First of all, thank you all for your comments on my last post. That definitely has been the scariest thing I've dealt with since...well, maybe ever? I don't know. It was just awful. Anyhow, everything seems to be better now and back to normal. We had our regular OB appt on Monday and she didn't seem concerned (more on that later) and baby looked great (lots of fist pumping).
But today I need to enlist all of you - yes ALL of you...even you lurkers!!! - to comment and give me your opinions. I am absolutely terrible at making decisions and now find myself faced with a big one. You see, last weekend, I finally watched The Business of Being Born and all four follow-up episodes. Yes, they really made four more after the original documentary. For those of you who don't know (I think most people do know?), The Business of Being Born was produced by Ricky Lake, a talk show host who somehow became an expert on natural childbirth after giving birth twice. You can tell she's an expert because her own birth video is part of the documentary and her expertise is clearly on display....as well as her enormous breasts, naked self walking around her kitchen while she moans desperately, and her placenta/afterbirth staining her bath water red. So yeah, I guess she's an expert?? Anyhow, the point of the documentary is to discuss the United States over-use of medical interventions in an effort to avoid pain, complications, and legal liability. However, the use of these medical interventions creates a cascading effect, resulting in a cyclical need for more interventions. That is "The Business" in a nutshell.
Now let me say, I am a research-driven, science-based woman, who happens to have been raised by free-spirited, hippie parents. Needless to say, the two sides of me often clash. Watching this documentary brought up both sides for me. Clearly I wanted to instantly decide to revamp my birth plan so I could have my baby in the most natural, healthy way for myself and my baby, including water birth under the stars....well, no, not quite, but you get the idea. But at the same time, I cringed at the clearly biased, one-sided documentary which did not present the positive side of modern medicine and the risks involved in home births and lack of good accreditation and management outside of hospitals in the U.S. My husband, on the other hand, did not seem conflicted at all. He literally LEAPT onto that bandwagon. He was all, "Yes! Totally! Doctors and hospitals are out to twist us into their little schemes! We can't let them take away your amazing, natural birth experience!!" Ok well, not really that bad, but you get the idea.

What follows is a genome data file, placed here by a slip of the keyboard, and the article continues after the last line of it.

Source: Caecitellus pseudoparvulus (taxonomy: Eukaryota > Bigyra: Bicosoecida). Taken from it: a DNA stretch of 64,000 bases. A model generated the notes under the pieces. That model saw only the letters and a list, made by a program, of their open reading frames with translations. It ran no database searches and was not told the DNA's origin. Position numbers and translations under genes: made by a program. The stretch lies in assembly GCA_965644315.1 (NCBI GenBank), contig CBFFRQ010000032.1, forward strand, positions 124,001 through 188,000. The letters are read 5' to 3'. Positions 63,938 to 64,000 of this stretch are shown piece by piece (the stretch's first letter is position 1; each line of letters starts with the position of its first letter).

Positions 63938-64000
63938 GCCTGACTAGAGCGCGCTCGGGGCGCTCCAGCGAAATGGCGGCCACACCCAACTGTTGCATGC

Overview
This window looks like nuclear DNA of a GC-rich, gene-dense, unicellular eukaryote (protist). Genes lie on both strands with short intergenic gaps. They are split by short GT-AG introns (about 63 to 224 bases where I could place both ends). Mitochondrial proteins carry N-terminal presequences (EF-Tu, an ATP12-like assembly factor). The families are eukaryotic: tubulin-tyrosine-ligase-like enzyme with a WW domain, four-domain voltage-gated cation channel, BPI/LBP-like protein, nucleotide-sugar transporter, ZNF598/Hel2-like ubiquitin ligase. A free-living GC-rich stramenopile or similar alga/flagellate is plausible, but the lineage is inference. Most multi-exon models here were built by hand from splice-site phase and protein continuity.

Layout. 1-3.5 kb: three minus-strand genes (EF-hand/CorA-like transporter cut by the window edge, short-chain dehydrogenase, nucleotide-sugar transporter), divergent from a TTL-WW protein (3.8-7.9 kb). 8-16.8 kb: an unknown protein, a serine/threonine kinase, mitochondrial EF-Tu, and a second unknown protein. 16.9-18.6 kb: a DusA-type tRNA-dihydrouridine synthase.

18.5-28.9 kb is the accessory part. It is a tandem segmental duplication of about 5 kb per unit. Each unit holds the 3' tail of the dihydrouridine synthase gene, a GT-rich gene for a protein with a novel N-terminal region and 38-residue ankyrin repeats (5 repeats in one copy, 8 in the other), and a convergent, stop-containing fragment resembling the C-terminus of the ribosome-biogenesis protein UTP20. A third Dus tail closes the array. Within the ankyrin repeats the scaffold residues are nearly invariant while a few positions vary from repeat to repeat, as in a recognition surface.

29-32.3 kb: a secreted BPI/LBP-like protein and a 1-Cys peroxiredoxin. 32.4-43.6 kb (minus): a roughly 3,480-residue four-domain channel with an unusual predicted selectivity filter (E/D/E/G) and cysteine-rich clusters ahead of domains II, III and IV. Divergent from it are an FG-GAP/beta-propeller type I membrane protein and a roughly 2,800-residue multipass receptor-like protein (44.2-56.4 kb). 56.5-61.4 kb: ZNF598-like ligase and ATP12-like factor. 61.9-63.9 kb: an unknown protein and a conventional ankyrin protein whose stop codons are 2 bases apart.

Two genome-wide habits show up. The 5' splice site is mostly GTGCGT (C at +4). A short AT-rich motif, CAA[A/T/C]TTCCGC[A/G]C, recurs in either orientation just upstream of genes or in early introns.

Meanwhile, after we watched the documentary, I had another appointment with my OB. Now, when I first went to visit her, I wrote in my blog that my doctor's office wasn't all that I'd hoped it to be. There were no pretty pictures on the wall, no nice interview sitting in my doctor's private office prior to the exam, no wind chimes...well you know. But I did say that I liked my OB because, and I quote myself, " The whole interview was filled with laughter. And, even though I could tell she was rushed, she felt present." Ok, well now, I don't know if I was just trying to hard too like her. I mean, I DO still like her, but she is ALWAYS rushed and I am always waiting. She always feels like she needs to be at the next appointment and our appointments only take about 15 minutes, tops. Is this normal? I feel like she puts the ultrasound machine on me, checks if the baby is alive, and then says, "See you next time." I was especially disappointed after having the bleeding when the appointment was a whole of three minutes just to make sure there was a heartbeat. I gave her the benefit of the doubt because I knew she squeezed me into her schedule and assumed we would talk about it at my regular appointment, just three days later. But no, she didn't seem interested in following up, even when I expressed how terrifying it had been and asked if it was normal. "Yep," she said, while squirting the gel on my belly. And that's about it. Then there is the fact that the first time I met her I had the sense that she would want me to go ahead with an epidural and wouldn't quite understand doing it "naturally." This time, we brought up the question of a doula (yes, probably spurred by our documentary-marathon). Her response? "Um, if you want. But I don't see the point." She also said, "Well I guess if you really want a natural birth, you should get a doula, because she could help you with that." Implying that no one else present would be supportive of that? I don't know...maybe I'm reading between the lines too much. Anyhow, STILL I was (am?) ok with her. She is knowledgeable, kind, smiles a lot, and I trust that she would deliver my baby safely. Everything was fine.